Okay, get ready: this photo was taken in Ridgewood, Queens. Yes, the Spanish translation is bad - bizarrely bad. Initially, I had assumed that the building and the sign belonged to some renegade owner who just couldn't speak Spanish, and didn't want to spring for translation. Upon further inspection, though, it turned out that the building is owned by the New York City School Construction Authority. Presumably, the City could find space in our 55 billion dollar annual budget to get signs about life and death matters, like construction safety, translated accurately.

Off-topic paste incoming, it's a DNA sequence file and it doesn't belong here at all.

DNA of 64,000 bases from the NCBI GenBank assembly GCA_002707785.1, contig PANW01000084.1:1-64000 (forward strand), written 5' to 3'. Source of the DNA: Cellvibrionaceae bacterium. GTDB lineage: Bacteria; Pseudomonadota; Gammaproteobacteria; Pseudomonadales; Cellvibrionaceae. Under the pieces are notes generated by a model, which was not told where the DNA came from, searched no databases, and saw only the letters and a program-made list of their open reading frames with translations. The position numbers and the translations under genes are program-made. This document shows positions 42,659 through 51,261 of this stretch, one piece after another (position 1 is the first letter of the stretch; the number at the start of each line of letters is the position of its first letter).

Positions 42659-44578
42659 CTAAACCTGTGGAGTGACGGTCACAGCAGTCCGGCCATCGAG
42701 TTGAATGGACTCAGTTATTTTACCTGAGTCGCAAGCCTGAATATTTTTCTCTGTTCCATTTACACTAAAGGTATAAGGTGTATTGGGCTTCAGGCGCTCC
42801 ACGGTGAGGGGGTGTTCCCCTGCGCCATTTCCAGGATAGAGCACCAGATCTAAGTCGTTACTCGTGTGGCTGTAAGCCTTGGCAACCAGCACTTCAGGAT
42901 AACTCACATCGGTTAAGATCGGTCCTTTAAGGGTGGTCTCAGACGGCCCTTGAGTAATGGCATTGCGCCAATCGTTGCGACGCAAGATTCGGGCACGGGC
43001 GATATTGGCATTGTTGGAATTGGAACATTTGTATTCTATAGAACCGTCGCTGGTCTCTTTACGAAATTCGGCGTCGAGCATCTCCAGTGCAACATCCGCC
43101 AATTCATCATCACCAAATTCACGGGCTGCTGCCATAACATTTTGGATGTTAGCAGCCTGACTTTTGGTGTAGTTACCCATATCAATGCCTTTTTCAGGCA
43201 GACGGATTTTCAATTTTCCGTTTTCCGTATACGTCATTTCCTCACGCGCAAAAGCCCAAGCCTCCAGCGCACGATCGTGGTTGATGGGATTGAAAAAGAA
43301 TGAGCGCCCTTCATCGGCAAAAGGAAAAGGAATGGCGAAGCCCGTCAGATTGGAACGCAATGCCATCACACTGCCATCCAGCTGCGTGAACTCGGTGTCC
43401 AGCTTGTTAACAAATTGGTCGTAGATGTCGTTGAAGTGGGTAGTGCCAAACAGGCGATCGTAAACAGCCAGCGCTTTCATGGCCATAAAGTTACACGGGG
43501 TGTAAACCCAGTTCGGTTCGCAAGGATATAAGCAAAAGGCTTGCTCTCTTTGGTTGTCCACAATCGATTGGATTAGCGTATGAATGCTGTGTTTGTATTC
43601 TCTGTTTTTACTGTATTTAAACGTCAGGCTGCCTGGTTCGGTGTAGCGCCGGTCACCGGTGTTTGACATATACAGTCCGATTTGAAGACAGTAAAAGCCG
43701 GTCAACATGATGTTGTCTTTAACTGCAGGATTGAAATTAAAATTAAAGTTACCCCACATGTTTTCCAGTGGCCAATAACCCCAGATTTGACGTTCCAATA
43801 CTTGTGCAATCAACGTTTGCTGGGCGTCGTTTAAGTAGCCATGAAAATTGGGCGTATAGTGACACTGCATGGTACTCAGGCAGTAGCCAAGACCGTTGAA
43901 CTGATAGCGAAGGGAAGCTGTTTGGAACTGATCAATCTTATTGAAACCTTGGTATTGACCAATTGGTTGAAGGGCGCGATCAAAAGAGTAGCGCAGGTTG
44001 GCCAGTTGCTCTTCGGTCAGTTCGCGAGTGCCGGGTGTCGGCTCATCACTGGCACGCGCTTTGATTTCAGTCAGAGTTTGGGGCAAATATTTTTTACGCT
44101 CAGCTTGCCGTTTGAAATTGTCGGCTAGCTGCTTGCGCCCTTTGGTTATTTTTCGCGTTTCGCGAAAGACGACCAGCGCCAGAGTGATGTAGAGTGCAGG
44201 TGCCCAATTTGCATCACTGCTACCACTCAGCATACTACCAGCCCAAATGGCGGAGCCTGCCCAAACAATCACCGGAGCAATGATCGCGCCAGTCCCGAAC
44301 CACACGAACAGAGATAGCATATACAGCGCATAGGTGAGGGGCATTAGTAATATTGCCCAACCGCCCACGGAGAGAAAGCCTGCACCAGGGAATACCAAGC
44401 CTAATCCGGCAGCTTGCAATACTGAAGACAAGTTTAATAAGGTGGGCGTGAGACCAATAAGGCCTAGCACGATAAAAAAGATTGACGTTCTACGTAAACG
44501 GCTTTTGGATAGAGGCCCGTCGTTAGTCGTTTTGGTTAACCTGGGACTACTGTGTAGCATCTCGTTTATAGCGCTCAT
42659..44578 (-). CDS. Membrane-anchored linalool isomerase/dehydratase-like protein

Once I noticed this fiasco, I began to notice these signs everyone. Alas, we are in the midst of an outer borough building boom. Every sign I saw had at least one obvious translation error, although none were as off as the sign pictured above.
It is both astounding and discouraging that the City can't seem to get this one sentence translated properly.
This ineptitude, and disregard for the 2 million New Yorkers who are still in the process of learning English, though, is emblematic of how translation and interpretation services are provided by City government. Language assistance services are poorly coordinated, provided haphazardly, and often are not provided at all.
Like the sign, it's an embarrassment.